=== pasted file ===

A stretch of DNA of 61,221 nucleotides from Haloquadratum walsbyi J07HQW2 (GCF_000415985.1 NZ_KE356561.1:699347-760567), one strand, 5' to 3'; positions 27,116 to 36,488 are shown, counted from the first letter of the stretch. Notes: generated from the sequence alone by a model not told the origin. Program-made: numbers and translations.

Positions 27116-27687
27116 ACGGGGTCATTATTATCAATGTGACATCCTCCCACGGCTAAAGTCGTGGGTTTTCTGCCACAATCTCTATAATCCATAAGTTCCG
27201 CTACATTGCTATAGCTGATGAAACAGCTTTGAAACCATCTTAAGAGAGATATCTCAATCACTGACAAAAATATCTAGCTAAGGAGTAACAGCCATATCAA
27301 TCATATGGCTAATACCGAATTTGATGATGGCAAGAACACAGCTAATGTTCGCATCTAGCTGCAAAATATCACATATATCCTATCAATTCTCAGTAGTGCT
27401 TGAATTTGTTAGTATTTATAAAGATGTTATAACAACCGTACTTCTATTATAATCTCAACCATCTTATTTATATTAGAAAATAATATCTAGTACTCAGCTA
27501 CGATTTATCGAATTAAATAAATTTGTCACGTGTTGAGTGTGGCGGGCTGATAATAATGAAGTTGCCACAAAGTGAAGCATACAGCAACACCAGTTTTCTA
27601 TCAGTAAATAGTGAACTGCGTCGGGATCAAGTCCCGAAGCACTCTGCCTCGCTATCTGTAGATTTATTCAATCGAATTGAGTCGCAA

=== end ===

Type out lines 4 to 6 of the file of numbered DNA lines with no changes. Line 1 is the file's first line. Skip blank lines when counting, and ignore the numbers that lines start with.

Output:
27201 CTACATTGCTATAGCTGATGAAACAGCTTTGAAACCATCTTAAGAGAGATATCTCAATCACTGACAAAAATATCTAGCTAAGGAGTAACAGCCATATCAA
27301 TCATATGGCTAATACCGAATTTGATGATGGCAAGAACACAGCTAATGTTCGCATCTAGCTGCAAAATATCACATATATCCTATCAATTCTCAGTAGTGCT
27401 TGAATTTGTTAGTATTTATAAAGATGTTATAACAACCGTACTTCTATTATAATCTCAACCATCTTATTTATATTAGAAAATAATATCTAGTACTCAGCTA